portrait of man holding hand up in forgiveness

It has been a long journey for me, the creative one, filled with uncertainty, the unknown, and grappling in the darkness trying to find a voice from which to speak from. For a few years now, through my photography, I have been a quiet observer, watching life as it unfolds before me whilst taking pictures of the moments that suddenly come together, in an instant, like shapes seen momentarily in the clouds. And as much as there are a few pictures that mean a lot to me, there has been a sense of incompleteness. But going back through my life, there has been a certain aesthetic I have kept seeing that has provoked something deep within, time and again, which is the use of light and shadow.

I think back to being younger and watching Marlon Brando running water over his head in 'Apocalypse Now', barely visible in the near complete darkness from which he sits, and then the scene where he reads T S Eliot's 'The Hollow Man', or Martin Sheen in the same picture lying down in a container after being captured, beads of sweat upon his face, barely visible in the darkness in which he lays. I think back to the majestic mausoleum I saw in Norway, belonging to Emanuel Vigeland, where from the darkness of its interior shapes and forms of people would slowly be seen amidst the shadows (sex, death and re-birth). I think back to my favourite renaissance painter, Caravaggio, who for me was the most intense painter of that period, filled with the deep rooted drama of human existence with its figures and tableaux sunk into the shadows of his pictures. I think back to certain Dutch renaissance painters, like Rembrandt, and his use of darkness in the portraits of his people. I go back to seeing Edvard Munch's woodblock prints when I lived in Norway many years ago, or Goya's Black Paintings. I think back to Akira Kurosawa's 'Throne of Blood', his masterful cinematic adaptation of Macbeth, and of Lady Macbeth floating above the floor towards the camera from the darkness of a room. I think of shadow puppetry. I think of Bill Viola and Chris Cunningham. I think back to all of these things, of the reaction each one provoked when seeing them for the first time, all of which have struck sparks within my mind and whispered something to the depths of who I am.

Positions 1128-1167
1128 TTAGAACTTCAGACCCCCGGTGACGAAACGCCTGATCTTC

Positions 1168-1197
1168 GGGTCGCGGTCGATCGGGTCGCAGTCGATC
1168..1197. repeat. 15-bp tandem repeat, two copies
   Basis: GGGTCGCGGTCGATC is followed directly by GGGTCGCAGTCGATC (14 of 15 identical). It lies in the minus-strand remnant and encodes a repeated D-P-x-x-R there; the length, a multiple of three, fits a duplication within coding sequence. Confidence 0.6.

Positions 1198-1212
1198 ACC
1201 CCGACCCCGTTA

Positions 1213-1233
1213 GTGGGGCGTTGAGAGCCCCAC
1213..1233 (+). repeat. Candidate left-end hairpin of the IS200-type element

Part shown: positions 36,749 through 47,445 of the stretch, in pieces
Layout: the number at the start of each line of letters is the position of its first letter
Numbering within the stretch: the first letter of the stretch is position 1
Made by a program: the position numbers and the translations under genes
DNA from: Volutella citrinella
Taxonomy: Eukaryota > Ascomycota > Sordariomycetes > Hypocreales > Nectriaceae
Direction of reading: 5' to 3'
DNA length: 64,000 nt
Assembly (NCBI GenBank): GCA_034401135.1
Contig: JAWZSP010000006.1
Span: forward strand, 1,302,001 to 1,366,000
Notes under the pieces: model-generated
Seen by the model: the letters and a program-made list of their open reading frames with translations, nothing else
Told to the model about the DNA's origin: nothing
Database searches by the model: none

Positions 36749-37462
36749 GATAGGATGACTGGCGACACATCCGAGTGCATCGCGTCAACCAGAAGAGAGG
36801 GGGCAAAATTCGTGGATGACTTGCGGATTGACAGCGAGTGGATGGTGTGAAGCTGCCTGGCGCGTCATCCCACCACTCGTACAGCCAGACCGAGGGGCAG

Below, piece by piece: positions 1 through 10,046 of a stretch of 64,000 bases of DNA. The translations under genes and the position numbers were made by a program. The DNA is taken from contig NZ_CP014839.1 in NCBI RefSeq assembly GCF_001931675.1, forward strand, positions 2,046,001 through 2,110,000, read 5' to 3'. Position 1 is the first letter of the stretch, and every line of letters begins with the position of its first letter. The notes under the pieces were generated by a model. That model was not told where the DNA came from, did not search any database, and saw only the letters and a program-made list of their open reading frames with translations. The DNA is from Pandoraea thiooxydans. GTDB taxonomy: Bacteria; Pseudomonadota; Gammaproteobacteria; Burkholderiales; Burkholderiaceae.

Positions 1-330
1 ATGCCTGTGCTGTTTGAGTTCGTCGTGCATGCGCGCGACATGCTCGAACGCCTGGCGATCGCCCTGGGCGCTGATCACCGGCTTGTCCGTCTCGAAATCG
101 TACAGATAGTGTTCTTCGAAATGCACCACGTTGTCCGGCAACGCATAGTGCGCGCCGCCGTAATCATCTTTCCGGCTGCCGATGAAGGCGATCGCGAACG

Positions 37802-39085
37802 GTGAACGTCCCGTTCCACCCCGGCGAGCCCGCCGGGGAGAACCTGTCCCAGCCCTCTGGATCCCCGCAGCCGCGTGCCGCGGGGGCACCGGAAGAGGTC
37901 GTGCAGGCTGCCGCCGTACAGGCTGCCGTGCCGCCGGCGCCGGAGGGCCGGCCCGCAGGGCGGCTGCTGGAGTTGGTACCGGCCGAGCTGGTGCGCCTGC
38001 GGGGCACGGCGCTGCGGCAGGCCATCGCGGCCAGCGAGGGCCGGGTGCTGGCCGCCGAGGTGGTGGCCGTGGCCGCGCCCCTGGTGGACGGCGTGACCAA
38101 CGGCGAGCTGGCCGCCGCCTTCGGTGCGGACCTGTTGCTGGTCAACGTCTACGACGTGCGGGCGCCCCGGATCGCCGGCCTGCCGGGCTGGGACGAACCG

It was only until recently, when speaking to the writer and artist Lena Petersen, where we sat discussing myths and legends, the universe, parallel dimensions, near-death experiences and DMT, amongst other subjects, when something was revealed as if in a sudden flash. In that afternoon, I explained of feeling like I'd been standing in a dead-end for years, unsure which direction to take to find a way out of the maze I had unknowingly walked into. She explained an idea so simple and profound to me that I could hardly believe it... write down all that you know, of what fires something off within you. Get it all out onto paper, and then place titles on each one before thinking how to illustrate it through pictures. And like that, something was released... Ideas, concepts, illustrations, reveries, daydreams, fantasies, visions, illuminations, and vast amounts of notes have started to be hammered out in a notebook. Research into the light and shadow expressions throughout art history have woken something. I have no idea where it is going to go, of which direction it will take me, though it feels right, in a way I cannot comprehend right now.

And so a new path opens up, one that will lead me into unknown territory, to a place where I will try to create pictures to put across some of what has been bubbling away inside of me for years, of the research made into the subjects that have enthralled me: art, the universe, physics, science, the hero-path, altered states of consciousness, literature, poetry, philosophy, religion, dimensions, ancient history (with their uses of metaphor and symbolism), and the Greek Tragedy, to name but a few. I've always had an insatiable appetite for learning, for knowledge and understanding, and this seems like the most plausible direction to take.

This brings things to a close, for now, as I think of what Mark Twain once wrote:

'Too many people die with their music still inside them.'

and so, perhaps now, it is time for us to listen to the music that lies inside each of us, and to play out these songs that we hear.